This week's opinion column sees Argyll and Bute MP Brendan O'Hara offer his reaction to a think-tank's controversial proposal to raise the UK state pension age to 75...

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It seems that we could all be forced to work until we drop if an influential Conservative think-tank gets its way.

The rather inappropriately named Centre for Social Justice (CSJ), which was founded by the former work and pensions secretary, Iain Duncan Smith MP - has proposed the UK’s state pension age should rise to 75 over the next 16 years.

And while it’s important to point out that this isn’t official Tory policy, given the influence the CSJ has, it may be reasonable to assume that moves are afoot in Conservative HQ to make us all work well into our eighth decade before we see any of the money we have contributed over an already extended working life.

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And while the thought of having to work until we’re 75 may be shocking – particularly when you consider that boys born in Glasgow today have a life expectancy of just over 73 years – are we really surprised?

Pensioner poverty has been continually ignored by the UK governments for far too long. From the burning injustices facing the WASPI women who have been denied the right to their state pension, to the stripping away of pension credit for over-75s, this Tory government’s attitude towards its older people is shameful.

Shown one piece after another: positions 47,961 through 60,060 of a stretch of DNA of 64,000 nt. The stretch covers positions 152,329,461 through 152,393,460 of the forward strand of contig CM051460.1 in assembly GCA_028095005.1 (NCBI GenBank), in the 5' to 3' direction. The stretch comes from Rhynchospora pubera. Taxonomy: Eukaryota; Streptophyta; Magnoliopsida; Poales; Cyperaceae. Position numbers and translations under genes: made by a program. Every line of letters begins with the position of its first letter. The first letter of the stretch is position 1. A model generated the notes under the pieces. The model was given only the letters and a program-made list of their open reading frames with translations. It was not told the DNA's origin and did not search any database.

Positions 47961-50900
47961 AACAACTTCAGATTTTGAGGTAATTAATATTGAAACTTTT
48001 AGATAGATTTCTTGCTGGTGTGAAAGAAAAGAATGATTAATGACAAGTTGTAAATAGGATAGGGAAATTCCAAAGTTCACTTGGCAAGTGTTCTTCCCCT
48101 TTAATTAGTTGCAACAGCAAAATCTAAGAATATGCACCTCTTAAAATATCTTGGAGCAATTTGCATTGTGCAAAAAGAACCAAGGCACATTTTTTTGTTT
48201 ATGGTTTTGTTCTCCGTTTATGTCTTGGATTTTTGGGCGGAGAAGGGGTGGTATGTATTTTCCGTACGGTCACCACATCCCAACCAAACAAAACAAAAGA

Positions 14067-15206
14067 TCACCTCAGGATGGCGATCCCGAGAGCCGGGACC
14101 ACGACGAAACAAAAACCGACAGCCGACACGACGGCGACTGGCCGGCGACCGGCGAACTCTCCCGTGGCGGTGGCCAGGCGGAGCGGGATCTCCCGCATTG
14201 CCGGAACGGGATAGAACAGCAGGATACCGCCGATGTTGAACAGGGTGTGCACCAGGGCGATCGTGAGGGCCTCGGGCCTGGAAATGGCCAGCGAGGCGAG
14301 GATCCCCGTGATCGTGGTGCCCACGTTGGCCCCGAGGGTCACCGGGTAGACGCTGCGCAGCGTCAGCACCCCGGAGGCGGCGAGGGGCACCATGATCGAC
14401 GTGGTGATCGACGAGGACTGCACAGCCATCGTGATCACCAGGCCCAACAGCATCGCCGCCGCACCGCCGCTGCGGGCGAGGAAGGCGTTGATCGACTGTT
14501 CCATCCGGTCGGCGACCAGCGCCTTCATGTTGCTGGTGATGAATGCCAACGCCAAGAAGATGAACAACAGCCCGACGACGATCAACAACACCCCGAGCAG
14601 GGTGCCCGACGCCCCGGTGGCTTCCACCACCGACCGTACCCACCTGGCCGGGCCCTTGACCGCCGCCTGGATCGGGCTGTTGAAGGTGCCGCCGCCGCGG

British basic pensions are already uniquely low – just 16 per cent of average earnings – compared with those of other developed nations, leaving many older people, particularly those who rely on the state pension, really struggling to make ends meet.

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New research shows the proportion of elderly people living in severe poverty in the UK is five times greater than it was 30 years ago. And that figure is the largest increase in pensioner poverty in any western European country.

The UK’s pensioners have been treated appallingly by successive governments and this latest proposal, should it ever come to pass, will be a further attack on the well-being of those who have worked all their days and have maintained their part of the deal by contributing to their state pension from their salaries.

It is not acceptable for the Tories to rewrite the rules now and renege on their part of this contract. Because working until we drop is no way to live.